5 Tips for Hosting a Holiday Potluck

Christmas Potluck 2019 2This week marks another milestone as Latham Hi-Tech Seeds hosted its 10th annual Christmas potluck. Our first potluck was held in 2009 when Latham Seed Company and Latham Hi-Tech Hybrids merged to become Latham Hi-Tech Seeds. To symbolize our coming together, that year each employee hung an ornament bearing his/her name on our company’s Christmas tree. Those ornaments continue to hang, and each year new ornaments are made as needed.

Last year we added the Ugly Sweater theme. Those sweaters provided so many good laughs that we hosted our 2nd Annual Ugly Sweater Party in conjunction with this year’s potluck.

This year we also allowed for more serving space on the buffet line. That got me to thinking… Not everyone is used to planning parties or hosting large gatherings. Potlucks are such a great team-building activity plus they give people permission to slow down during an especially hectic season. Yet it seems that fewer people “open up their doors” to host others. How can we encourage more people to share a little holiday cheer?

Christmas Potluck 2019 1Below are five quick tips for hosting a holiday gathering:

  1. Spread the Word. Keep it simple. Your invitation doesn’t need to be Pinterest-inspired nor worthy of an Instagram moment. Just make sure the people you want to gather around your table know when and where to show up!
  2. Sign Up. We’ve learned that duplicates and triplicates can happen, so now we put a sign-up sheet at the front desk. This way we can see what others are bringing. Since we’ve started the sign-up sheet, we’ve had a much wider variety of foods from salads to desserts.
  3. Set up the Space. Many hands make light work. If need be, recruit friends and family members to help. If you’re a small business, set up a committee if need be. Be sure to consider the flow when you set up tables. Keep the crock pots hot and the cool dishes cool. Set desserts and small dessert plates by the coffee pot.
  4. Dish It Up. Supply Sharpie markers, Ziploc® bags and disposable containers to help divvy up the leftovers. There’s no sense in having good food go to waste! Plus, you can always freeze smaller portions to enjoy for lunch.
  5. Clean Up Crew. Don’t just eat and run! Many hands make light work, so do your part to help put away tables and anything else that needs to be done. In a matter of minutes, our office was even cleaner than before the potluck began.

Not everyone is an extrovert, and we often chose to sit next to the people with whom we work most closely. Consider place cards to help people get to know one another and develop a few “conservation starters” in advance. I enjoy asking people which dish they brought and why. There’s usually a good story behind the “why” a recipe is special. Another idea for a conversation starter is to ask the person next to you for his/her favorite Christmas carol, but be sure to ask “why” his/her chose that song.

Table Talk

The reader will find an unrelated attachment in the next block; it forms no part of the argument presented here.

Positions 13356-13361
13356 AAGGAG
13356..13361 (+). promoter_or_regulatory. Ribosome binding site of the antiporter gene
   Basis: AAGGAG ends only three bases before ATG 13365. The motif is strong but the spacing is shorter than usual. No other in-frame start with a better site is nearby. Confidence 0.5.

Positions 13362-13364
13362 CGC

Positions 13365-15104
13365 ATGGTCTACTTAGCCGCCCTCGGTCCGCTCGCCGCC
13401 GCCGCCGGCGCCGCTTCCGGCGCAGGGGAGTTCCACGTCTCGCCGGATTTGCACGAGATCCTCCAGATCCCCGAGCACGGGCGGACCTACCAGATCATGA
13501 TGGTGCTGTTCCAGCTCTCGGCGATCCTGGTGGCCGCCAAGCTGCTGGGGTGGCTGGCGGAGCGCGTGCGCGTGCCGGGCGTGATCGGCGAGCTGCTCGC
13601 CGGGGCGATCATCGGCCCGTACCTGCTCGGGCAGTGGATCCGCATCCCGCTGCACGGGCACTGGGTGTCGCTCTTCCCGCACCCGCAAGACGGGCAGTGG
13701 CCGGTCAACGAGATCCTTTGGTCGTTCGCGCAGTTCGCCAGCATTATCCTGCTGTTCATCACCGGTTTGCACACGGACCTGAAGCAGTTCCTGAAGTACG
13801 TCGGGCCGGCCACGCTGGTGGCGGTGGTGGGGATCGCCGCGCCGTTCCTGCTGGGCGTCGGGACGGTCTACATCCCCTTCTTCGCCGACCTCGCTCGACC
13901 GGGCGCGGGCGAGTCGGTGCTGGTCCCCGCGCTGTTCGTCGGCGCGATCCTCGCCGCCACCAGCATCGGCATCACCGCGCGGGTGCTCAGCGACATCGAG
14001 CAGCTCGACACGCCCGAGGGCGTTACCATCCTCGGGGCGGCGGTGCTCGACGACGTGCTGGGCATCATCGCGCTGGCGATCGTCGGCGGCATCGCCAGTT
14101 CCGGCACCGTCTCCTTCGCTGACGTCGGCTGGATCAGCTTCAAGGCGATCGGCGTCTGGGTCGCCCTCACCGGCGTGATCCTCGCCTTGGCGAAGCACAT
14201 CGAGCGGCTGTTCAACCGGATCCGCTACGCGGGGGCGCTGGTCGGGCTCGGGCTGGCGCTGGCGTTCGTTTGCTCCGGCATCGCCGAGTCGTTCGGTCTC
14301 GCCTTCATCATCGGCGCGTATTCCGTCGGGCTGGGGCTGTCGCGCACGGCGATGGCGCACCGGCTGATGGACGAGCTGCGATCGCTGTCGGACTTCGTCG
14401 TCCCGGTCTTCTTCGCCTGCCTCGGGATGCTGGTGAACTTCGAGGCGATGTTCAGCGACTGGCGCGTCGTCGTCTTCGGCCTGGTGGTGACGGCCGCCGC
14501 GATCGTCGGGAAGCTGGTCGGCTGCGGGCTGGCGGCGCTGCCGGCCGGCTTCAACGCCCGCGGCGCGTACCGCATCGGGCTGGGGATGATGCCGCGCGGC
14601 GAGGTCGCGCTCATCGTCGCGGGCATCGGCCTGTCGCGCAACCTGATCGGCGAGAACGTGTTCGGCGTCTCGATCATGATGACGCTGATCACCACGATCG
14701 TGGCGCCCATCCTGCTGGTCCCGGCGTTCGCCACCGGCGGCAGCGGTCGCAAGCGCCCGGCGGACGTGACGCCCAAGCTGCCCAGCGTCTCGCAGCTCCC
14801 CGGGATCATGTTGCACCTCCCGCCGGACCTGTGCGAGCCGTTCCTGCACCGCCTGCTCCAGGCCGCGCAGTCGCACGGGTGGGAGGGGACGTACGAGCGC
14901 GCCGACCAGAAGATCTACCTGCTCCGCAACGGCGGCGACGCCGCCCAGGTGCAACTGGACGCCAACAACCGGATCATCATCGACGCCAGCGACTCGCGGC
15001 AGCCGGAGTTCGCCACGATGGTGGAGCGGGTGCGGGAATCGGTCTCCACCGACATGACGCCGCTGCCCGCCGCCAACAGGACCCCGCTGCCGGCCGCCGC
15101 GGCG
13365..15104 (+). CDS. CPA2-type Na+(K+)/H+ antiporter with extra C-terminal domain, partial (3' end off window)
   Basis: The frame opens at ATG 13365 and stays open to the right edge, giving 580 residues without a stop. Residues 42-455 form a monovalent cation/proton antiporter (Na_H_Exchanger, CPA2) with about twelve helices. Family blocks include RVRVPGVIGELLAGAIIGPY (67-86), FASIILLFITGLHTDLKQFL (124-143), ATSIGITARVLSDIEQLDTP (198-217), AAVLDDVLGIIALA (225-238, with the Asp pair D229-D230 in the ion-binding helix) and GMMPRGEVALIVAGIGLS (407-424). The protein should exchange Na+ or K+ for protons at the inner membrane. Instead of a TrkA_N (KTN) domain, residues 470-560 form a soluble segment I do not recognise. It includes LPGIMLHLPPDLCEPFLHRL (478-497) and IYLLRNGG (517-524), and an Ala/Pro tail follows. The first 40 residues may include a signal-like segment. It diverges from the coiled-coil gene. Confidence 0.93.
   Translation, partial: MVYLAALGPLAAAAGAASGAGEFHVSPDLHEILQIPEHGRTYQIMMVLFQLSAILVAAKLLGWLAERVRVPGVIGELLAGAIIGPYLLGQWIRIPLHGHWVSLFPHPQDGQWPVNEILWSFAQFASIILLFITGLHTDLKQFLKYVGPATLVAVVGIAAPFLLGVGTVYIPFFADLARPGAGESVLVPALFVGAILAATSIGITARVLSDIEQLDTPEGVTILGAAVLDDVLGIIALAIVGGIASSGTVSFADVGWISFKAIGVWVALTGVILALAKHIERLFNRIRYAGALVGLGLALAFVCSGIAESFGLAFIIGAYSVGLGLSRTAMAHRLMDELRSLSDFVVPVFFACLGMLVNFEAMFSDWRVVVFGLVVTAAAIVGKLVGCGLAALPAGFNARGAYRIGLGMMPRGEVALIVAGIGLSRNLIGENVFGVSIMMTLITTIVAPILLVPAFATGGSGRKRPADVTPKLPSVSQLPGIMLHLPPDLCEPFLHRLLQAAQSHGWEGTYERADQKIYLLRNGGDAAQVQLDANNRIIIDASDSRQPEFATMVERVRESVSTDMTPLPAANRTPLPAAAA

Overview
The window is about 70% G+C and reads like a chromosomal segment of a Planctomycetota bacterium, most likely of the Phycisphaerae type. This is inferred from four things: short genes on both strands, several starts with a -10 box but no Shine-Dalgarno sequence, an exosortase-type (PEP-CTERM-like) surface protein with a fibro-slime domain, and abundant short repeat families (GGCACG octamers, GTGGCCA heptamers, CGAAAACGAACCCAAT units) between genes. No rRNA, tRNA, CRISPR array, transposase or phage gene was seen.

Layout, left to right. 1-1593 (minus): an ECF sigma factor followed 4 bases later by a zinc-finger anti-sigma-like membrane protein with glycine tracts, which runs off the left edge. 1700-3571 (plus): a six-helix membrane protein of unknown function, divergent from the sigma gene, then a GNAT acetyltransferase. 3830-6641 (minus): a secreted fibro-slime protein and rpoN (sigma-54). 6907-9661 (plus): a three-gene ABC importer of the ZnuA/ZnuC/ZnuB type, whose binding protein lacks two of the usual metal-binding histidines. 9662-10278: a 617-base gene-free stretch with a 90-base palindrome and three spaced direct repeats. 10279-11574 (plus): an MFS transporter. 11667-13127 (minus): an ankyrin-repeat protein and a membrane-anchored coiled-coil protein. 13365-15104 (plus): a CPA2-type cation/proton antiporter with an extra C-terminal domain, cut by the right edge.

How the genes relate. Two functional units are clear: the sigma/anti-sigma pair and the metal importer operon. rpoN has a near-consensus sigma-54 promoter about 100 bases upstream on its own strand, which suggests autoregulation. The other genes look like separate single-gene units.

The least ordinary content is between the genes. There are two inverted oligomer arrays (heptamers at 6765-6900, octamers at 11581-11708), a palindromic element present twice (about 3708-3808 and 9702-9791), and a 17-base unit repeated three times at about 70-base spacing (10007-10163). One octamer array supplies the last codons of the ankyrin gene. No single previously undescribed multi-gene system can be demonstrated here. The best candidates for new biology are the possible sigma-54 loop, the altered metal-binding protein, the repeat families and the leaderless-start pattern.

This week we asked our management team members to share their favorite Christmas movies. Classics like “White Christmas,” “Holiday Inn” and “Miracle on 34th Street.” The most popular were “A Christmas Story” and “National Lampoon’s Christmas Vacation.” “Home Alone” received an honorable mention because one team member said she has watched it with each of her sons, and it allows her to see it through his eyes. One of our team members said “A Christmas Story” is her favorite because it brings back great memories of movie marathons at her grandpa’s house. One reason I love “National Lampoon’s Christmas Vacation” is because it brings back a great memory of uncontrollable laughter when I first watched this movie with one of my cousins who tends to be very serious.

While our dinner scene is far less dramatic than one in the movies, our team members know how to put on a spread! Deviled Eggs, macaroni & cheese with corn, as well as M&M cookies are staples. All the other dishes vary from year to year. In the past, we’ve enjoyed crockpot chicken and noodles and white chili. This year our large buffet included everything from seafood salad and bagel dip to Low Carb Taco Soup and ham sliders to brisket and Sweet & Sour Meatballs.

Each year there is an “it” recipe that gets requested by multiple team members, so we do our best to share that with you on “The Field Position” blog. This year’s pick is a simple, but festive cranberry gelatin salad from Becky Lane. Becky says this is one of her favorites because it is an unconventional way to use cranberries over the holiday season.

Did you know that our affinity for Jell-O dates to the 1930s and 1940s when refrigerators became more common? The first dish often made was Jell-O because that couldn’t be made in a traditional icebox. No wonder church and community potlucks are filled with so many Jell-O recipes… they’re a family tradition. In my family, we call one dish “Christmas Jell-O Salad.” You can learn more facts like this in Darcy Maulsby’s book, “A Culinary History of Iowa.”

As a storyteller, Darcy offers these tips to help you preserve your family’s history in just 10 minutes during the holidays. We wish you and yours a very Merry Christmas!

Festive Ice Cream Dessert recipe card

Cranberry Salad


2 C. cranberries, ground

1 large apple, ground

1 C. sugar

2 small packages raspberry gelatin

2 C. hot water

1 small can crushed pineapple, drained

½ C. miniature marshmallows

¼ C. chopped walnuts


Mix together ground cranberries, ground apple, and sugar.  Dissolve jello in hot water.  Add all ingredients to jello and chill.  Can be made in a mod or container of your choice.